I know about his bravery. I am one of six men who owes his life to Cliff. He flew through a snow storm on February 5, 1954 to locate our downed Air Force C-47 on Kesugi Ridge west of Gold Creek, Alaska. I will never forget the man in wire-rimmed glasses carrying snowshoes to us who said, “By golly, it looks like you could use some help!"
We became good friends in later years. He shared his stories, his photo albums, and his history. When I was gathering material for the book that would tell the story of our wilderness ordeal and his heroic part in it, I showed him segments I was preparing. Humbly, Cliff would say, "The weather wasn't that bad," or "They might have found you, anyway," always downplaying his part.
Cliff has been away for several years, somewhere behind the hateful wall of Alzheimer's. Now that he has actually made that last flight, we can take pleasure in knowing he has made a safe landing in a bright new place. I can just imagine him strolling up to St. Peter and saying, “By golly, it looks like you could use some help!"
Obit in the Anchorage Daily News: Check out the Guest Book at the bottom of the obit to see what others have to say about Cliff.
December 13, 2009
It was with sadness that I learned last week of the passing of Jay Hudson of Talkeetna, Alaska. Jay is the son of Cliff and Ollie Hudson. Cliff is the bush pilot who spotted the wreckage of our C-47 in the Susitna Valley back in 1954 in time to make a difference in whether or not we survived.
Jay followed in his father's footsteps, learning to fly at an early age and eventually establishing his own reputation for excellence. The wall at Hudson Air in Talkeetna holds citations testifying to Jay's skill and bravery.
In 2004, my son Jonathan and I sat with Jay at a table alongside Main Street in front of the Hudson family house. Jay entertained us for over an hour with a lesson on the unique politics of the little Alaskan village. It was a side of him I had not experienced, and one that I remember. Our thoughts and prayers go out to Cliff and Ollie, and to the entire the Hudson family and Jay's many friends in South Central Alaska.
The link below is to the obit, and a chance to sign the guest book for the Hudson family:
August 23, 2009
Friends die. It's a fact and we know it's going to happen sooner or later. But, it's never easy to accept. I've recorded several deaths in this journal. Nevertheless, the passing of Ed Olson on August 15 brings it home to me in a special way.
Our friendship had two phases. The first began on February 5, 1954 when we huddled together with Ed Fox on Alaska's Kesugi Ridge after being dumped from a disintegrating Air Force C-47. That bonding experience continued during our hospital stay. Then, we went our separate ways for many years.
The second phase began in 1996 when the six survivors of the C-47 crash decided to get together for a reunion. That led to other reunions, visits, and unbroken communication with the survivors bonding in a more mature and meaningful way.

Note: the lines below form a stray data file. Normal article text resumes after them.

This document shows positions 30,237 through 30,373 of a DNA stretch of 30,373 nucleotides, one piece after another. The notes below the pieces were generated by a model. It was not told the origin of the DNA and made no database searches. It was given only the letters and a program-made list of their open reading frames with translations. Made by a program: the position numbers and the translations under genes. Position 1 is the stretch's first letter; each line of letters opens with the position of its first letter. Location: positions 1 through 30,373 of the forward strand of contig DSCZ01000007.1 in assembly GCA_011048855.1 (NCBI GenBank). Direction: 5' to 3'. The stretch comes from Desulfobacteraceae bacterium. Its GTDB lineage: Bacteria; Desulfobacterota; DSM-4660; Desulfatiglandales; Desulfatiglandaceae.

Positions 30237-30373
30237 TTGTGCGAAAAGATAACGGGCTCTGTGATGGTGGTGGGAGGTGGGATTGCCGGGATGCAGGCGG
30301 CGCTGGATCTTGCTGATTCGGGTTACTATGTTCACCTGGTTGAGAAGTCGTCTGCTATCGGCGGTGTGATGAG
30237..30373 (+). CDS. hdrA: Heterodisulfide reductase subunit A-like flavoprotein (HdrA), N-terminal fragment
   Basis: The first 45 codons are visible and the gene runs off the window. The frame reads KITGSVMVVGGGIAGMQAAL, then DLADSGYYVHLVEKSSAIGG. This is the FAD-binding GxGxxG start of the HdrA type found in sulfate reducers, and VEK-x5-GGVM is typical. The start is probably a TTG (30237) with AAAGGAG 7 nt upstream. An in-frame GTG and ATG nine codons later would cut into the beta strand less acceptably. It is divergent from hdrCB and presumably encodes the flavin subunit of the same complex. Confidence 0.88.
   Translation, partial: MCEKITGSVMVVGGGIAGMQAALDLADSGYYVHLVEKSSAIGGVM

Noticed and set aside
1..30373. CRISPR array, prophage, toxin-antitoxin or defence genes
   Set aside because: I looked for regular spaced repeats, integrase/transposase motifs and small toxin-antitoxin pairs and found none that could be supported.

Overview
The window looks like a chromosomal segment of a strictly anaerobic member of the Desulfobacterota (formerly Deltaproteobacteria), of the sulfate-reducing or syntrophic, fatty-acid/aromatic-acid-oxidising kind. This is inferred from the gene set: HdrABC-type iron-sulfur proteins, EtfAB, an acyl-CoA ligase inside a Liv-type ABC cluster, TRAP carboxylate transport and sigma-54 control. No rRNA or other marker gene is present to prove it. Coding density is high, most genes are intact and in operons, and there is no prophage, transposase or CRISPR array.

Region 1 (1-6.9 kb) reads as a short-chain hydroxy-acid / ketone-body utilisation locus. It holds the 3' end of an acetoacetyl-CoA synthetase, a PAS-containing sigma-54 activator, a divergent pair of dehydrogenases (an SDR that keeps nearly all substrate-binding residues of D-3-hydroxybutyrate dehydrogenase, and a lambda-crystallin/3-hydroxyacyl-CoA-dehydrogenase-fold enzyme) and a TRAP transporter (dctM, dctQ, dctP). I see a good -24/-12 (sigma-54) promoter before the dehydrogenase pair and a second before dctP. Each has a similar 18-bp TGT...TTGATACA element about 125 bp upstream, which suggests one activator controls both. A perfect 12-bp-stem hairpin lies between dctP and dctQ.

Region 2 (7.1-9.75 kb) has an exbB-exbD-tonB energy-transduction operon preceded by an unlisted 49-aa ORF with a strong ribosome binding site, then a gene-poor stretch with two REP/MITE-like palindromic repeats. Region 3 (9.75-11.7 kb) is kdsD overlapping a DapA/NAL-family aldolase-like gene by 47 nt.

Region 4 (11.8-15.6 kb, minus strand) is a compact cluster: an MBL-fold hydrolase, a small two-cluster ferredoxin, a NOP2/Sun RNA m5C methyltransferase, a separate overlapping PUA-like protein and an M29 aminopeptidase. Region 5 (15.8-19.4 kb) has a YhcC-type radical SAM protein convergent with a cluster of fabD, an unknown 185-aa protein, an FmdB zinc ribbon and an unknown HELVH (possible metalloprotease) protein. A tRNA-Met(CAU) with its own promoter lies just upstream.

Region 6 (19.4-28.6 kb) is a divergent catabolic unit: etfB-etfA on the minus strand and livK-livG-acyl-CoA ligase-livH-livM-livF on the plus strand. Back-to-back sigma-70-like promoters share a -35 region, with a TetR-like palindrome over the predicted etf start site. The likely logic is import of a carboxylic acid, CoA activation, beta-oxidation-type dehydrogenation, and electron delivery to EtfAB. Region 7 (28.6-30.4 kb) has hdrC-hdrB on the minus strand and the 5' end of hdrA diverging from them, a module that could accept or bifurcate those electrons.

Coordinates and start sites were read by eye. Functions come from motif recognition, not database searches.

I wrote in this journal last fall about the trip to Elkader that Millie and I took to visit with the Olsons. I'm glad we made that trip, for it was the last time we would see Ed. His health declined all this spring and summer. Millie and I were in West Virginia visiting relatives when Melissa, Ed's daughter informed us of his death. We drove to Elkader again, this time to attend a celebration of his life.
Ed Olson's life was one of service. The people of Elkader, Iowa turned out to show their love and appreciation. Millie summed it up pretty well when she said, "Ed made good use of his second chance."
I thought some of you would want to see the following:
May 11, 2009
Recently, I learned of the passing of my friend, John Papp, of Fairbanks, Alaska. I spoke of John in an article on this website in 2007. Millie and I were in Fairbanks that summer and John, who had a booth at the Tanana Valley Farmers Market, let me occupy the space in front of his booth to sell my books. John and his wife, Jo visited with us in Scotia in the fall of 2007. Our friendship continued after that with phone calls and letters.
A geophysicist, John went to Alaska in 1958 to work for the U.S. Coast & Geodetic Survey, and stayed. John and Jo carved out a special place for themselves in the Fairbanks community, among other things challenging themselves to farm in the harsh climate. Jo has even co-authored a book about farming there. The title is, "Like a Tree to the Soil: A History of Farming in Alaska’s Tanana Valley, 1903 to 1940."
I have to admit that most of my friendships are, and have been, long-term ones, with people I have known for years. Occasionally, however, I've met someone whose presence made me feel as though I had known them forever. John is one of those.
September 30, 2008
Millie and I drove to Elkader, Iowa earlier this month to visit our friends, Ed and Ruth Mary Olson. We had not seen them since 1999. Ed is one of my fellow survivors of the 1954 crash of an Air Force C-47 in Alaska.